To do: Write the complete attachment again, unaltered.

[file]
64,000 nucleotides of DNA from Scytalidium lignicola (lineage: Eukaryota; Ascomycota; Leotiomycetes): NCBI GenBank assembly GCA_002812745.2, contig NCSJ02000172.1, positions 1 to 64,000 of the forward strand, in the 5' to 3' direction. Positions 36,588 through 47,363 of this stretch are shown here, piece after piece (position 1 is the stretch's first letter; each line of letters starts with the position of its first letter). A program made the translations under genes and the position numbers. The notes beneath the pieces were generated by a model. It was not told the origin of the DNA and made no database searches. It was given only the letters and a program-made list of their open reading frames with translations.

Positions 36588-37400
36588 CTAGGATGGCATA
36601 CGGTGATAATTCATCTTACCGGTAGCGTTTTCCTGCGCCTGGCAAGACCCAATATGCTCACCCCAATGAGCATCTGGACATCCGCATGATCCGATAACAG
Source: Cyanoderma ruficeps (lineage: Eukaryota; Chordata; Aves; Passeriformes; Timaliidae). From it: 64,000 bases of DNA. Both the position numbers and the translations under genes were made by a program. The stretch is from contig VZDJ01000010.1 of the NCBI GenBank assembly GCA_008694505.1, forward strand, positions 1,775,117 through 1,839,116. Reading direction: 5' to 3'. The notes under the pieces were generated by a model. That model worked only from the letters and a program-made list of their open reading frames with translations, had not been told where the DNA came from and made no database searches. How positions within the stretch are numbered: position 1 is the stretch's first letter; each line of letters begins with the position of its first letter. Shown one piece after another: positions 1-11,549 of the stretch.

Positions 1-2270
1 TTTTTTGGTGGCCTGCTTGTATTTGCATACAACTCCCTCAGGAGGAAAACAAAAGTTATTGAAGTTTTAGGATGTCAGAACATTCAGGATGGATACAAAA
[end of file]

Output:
64,000 nucleotides of DNA from Scytalidium lignicola (lineage: Eukaryota; Ascomycota; Leotiomycetes): NCBI GenBank assembly GCA_002812745.2, contig NCSJ02000172.1, positions 1 to 64,000 of the forward strand, in the 5' to 3' direction. Positions 36,588 through 47,363 of this stretch are shown here, piece after piece (position 1 is the stretch's first letter; each line of letters starts with the position of its first letter). A program made the translations under genes and the position numbers. The notes beneath the pieces were generated by a model. It was not told the origin of the DNA and made no database searches. It was given only the letters and a program-made list of their open reading frames with translations.

Positions 36588-37400
36588 CTAGGATGGCATA
36601 CGGTGATAATTCATCTTACCGGTAGCGTTTTCCTGCGCCTGGCAAGACCCAATATGCTCACCCCAATGAGCATCTGGACATCCGCATGATCCGATAACAG
Source: Cyanoderma ruficeps (lineage: Eukaryota; Chordata; Aves; Passeriformes; Timaliidae). From it: 64,000 bases of DNA. Both the position numbers and the translations under genes were made by a program. The stretch is from contig VZDJ01000010.1 of the NCBI GenBank assembly GCA_008694505.1, forward strand, positions 1,775,117 through 1,839,116. Reading direction: 5' to 3'. The notes under the pieces were generated by a model. That model worked only from the letters and a program-made list of their open reading frames with translations, had not been told where the DNA came from and made no database searches. How positions within the stretch are numbered: position 1 is the stretch's first letter; each line of letters begins with the position of its first letter. Shown one piece after another: positions 1-11,549 of the stretch.

Positions 1-2270
1 TTTTTTGGTGGCCTGCTTGTATTTGCATACAACTCCCTCAGGAGGAAAACAAAAGTTATTGAAGTTTTAGGATGTCAGAACATTCAGGATGGATACAAAA